• Keto Zucchini Fritters - Sometimes on keto you just want finger food. After tons of salads and chicken, it just feels good to get that fix. These zucchini fritters get you there without kicking you out of ketosis.
      • Smoked Sausage Frittata - This is another eggs on keto bake that is great for lunch or dinner. They really aren't hard to make, and the spinach and mushrooms make it feel even healthier. And if you haven't noticed, cast-irons are super popular in the keto world. If you don’t have one it's worth the investment!

      Other keto superhero staples

      Again, the range of carbs recommended on keto varies, but it's typically in the 20g-50g range. That is not a lot! So with that in mind, you need to keep an eye on them, and the easiest way to do that is to outline your go-to staple foods.

      Here are foods you generally don’t have to worry about when counting carbs, so pick recipes that focus on these!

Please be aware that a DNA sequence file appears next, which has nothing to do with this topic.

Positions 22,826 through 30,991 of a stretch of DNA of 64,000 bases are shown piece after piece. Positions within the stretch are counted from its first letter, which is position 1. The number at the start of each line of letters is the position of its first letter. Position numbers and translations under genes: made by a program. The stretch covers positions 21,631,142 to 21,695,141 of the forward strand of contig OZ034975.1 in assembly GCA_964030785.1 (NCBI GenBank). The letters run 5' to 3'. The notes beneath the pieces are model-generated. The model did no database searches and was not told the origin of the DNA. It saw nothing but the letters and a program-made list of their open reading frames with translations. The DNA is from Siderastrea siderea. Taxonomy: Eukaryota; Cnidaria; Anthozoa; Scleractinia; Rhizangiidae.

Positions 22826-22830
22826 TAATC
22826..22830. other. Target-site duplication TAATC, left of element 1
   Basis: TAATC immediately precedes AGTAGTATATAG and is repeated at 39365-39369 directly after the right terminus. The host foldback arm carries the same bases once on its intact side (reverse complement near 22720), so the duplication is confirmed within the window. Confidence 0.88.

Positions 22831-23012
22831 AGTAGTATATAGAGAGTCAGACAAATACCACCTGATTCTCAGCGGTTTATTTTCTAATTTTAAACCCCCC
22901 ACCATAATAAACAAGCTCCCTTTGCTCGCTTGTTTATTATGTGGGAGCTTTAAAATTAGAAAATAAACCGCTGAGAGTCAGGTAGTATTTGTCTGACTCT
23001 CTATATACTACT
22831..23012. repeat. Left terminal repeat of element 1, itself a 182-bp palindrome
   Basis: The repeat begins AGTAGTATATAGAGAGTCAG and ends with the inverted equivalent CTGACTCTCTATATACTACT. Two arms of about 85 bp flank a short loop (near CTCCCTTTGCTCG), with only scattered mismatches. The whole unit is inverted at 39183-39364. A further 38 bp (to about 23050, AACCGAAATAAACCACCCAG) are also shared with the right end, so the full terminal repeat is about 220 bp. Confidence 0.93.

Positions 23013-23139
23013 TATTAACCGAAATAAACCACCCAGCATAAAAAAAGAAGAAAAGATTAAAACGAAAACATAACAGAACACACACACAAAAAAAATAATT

Our go-to keto staples:

      There are so many possibilities for dishes here. Think about it. Bacon bits and roasted mushrooms over spinach. Slow-roasted salmon with lemon on a bed of greens. Steak with a side of broccoli and cheese. The ideas go on and on! All you need is a bit of determination and imagination.

      And here's a lengthy list of keto foods from My Keto Kitchen if you want to dig deeper!

      Good luck!

      We wish you all the best on your keto journey. By having a firm understanding of keto and the foods that are safe, you can make it a lot easier to manage.

      A lot of people fail by going way overboard with their planning and making it feel like this insurmountable challenge. There's nothing wrong with being careful, but by building up a stock of staple foods you don't have to think about, you won't get overwhelmed by feeling like you need to create a specific recipe for each meal.

      The point is, by making keto a temporary lifestyle as opposed to an experiment, you are much more likely to succeed. It's a small distinction, but it matters.

      And don't forget the answer to the question, “are eggs keto?” is an unequivocal yes! So, buy lots of eggs!